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Transformers Toy Review Archive (older series, 1984 to date)
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Numbat's review: Megatron

Name: Megatron
Allegiance: Decepticon
Function: Decepticon Leader
Sub-Group: Leader Class

Frozen in the Antarctic ice for hundreds of years, Megatron is finally free, and his might will make the Earth quake, and the stars fall from the sky. As one of the most dangerous Transformers ever to stalk the galaxy, he has no known weaknesses and only one purpose – to capture the AllSpark and rule the Universe. Nothing, neither the humans’ armies or his ancient enemy Optimus Prime can stand in his way!

Although many of the Movie characters are a big departure from previous incarnations, none are more so than Megatron. However, Megatron has been more variable than most other characters anyway. I, for one, loved the designs as they came out, and thoroughly enjoyed his screen presence (although Frank Welker’s voice would have gone down a little better with me…).

He is represented as totally Cybertronian, and has not yet taken an Earth form. This makes total sense in the loose popcorn plot, and works well. He is a total one-man army, and very impressive on-screen, and in toy. Certainly, he has been blessed with his best incarnation since Energon (although that was far more flattering to G1 Galvatron…), and in many ways he does capture his G1 essence. The idea is also rather fun – Megatron has little screentime in the film, and is far more a plot point. To introduce him in a Cybertronian form is interesting, and allows for him to take an Earth mode in an upcoming sequel (where he will hopefully have more screentime and be able to demonstrate his character).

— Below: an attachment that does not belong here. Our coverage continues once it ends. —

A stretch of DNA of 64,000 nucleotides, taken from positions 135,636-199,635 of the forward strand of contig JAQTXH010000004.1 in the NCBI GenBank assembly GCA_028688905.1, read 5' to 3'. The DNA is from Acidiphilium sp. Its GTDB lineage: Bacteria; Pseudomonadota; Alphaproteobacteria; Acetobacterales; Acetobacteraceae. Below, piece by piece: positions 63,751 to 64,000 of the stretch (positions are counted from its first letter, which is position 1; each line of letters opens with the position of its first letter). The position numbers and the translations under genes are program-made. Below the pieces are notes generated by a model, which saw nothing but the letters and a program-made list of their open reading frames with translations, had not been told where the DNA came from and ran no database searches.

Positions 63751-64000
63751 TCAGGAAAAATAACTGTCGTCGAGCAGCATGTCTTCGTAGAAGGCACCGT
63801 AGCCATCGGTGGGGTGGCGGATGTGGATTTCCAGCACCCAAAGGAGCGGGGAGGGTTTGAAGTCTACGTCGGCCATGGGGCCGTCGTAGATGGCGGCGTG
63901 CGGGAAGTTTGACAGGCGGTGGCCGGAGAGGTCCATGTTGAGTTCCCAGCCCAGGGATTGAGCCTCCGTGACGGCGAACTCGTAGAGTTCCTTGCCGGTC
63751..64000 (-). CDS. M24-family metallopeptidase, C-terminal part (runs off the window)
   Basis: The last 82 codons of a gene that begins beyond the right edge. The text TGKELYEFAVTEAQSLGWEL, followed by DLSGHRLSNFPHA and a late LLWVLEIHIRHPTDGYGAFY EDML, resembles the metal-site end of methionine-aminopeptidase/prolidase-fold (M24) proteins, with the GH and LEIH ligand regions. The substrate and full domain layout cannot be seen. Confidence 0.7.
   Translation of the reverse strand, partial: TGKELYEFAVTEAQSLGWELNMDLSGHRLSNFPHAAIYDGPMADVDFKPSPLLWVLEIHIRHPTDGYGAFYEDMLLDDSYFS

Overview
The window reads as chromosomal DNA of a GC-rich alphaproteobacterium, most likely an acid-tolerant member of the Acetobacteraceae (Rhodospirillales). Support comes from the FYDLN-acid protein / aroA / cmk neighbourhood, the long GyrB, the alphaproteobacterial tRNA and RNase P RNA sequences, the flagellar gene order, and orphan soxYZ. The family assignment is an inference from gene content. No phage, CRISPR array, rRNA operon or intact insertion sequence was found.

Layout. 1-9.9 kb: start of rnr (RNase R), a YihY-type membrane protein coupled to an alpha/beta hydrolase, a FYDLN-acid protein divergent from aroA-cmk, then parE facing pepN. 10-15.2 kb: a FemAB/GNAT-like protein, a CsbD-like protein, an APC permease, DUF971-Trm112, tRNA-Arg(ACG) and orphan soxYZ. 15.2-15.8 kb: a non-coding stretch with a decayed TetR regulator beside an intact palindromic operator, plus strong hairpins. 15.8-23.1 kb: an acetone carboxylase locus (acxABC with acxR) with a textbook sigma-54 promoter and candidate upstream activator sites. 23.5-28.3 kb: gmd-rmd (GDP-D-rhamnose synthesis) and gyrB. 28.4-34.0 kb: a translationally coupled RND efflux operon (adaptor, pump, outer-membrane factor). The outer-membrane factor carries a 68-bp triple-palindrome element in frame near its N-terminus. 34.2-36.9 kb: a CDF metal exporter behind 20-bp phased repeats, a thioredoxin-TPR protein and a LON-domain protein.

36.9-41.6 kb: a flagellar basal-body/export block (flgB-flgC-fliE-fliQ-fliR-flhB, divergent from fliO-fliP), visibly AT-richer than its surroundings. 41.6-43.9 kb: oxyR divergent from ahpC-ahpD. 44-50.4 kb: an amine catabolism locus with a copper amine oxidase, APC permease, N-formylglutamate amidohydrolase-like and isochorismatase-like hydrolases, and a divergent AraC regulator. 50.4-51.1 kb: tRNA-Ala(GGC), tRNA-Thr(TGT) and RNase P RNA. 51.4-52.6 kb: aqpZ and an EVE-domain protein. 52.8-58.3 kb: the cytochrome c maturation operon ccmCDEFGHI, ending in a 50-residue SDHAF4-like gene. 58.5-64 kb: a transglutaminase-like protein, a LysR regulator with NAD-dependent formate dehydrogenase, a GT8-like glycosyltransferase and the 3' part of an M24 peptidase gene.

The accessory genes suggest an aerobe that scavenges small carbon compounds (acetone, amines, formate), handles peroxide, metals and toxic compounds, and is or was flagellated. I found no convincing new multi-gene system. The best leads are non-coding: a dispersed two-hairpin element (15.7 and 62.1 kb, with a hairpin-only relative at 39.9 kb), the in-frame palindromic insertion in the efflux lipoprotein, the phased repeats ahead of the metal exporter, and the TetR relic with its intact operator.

Unlike nearly every other Transformer lacking an Earth alternate form, this time it has not been used as an excuse to use a simple transformation. The film version is incredibly complicated – and a real challenge to represent as a toy at any scale. Trade-offs were necessarily made at every scale available (smallest – largest: Legends [LOC], Fast Action Battler [FAB), Voyager and Leader). Interestingly, it is the largest and smallest that achieve the best film likenesses.

This review is, of course, for the largest.


Alternate Mode:

Although Megatron comes packaged in robot mode, I will start with the alternate form, as is more common. Plus, I like the transition from the alternate to robot as the main event in a toy (and do prefer them boxed in alternate mode for the first transformation!).

Although all of the other Transformers featured in the 2007 Movie gained Earth alternate modes, Megatron remained totally Cybertronian. This did work for the story, given he had been frozen in Arctic ice for hundreds of years (not Antarctic as the box would profess…). Still, it does give Megatron a ‘one of those’ alternate forms that do not tend to go down as well as, say, a tank.

Megatron finds himself represented as an alien gunship-come-jet for the second time in his career (Energon being the other). He is rather huge, measuring 12 ½” (32.5cm) across the wings, and 13 ¾” (35cm) nose to tail (if you transform him correctly – not as depicted on the packaging – you have to extend the nose).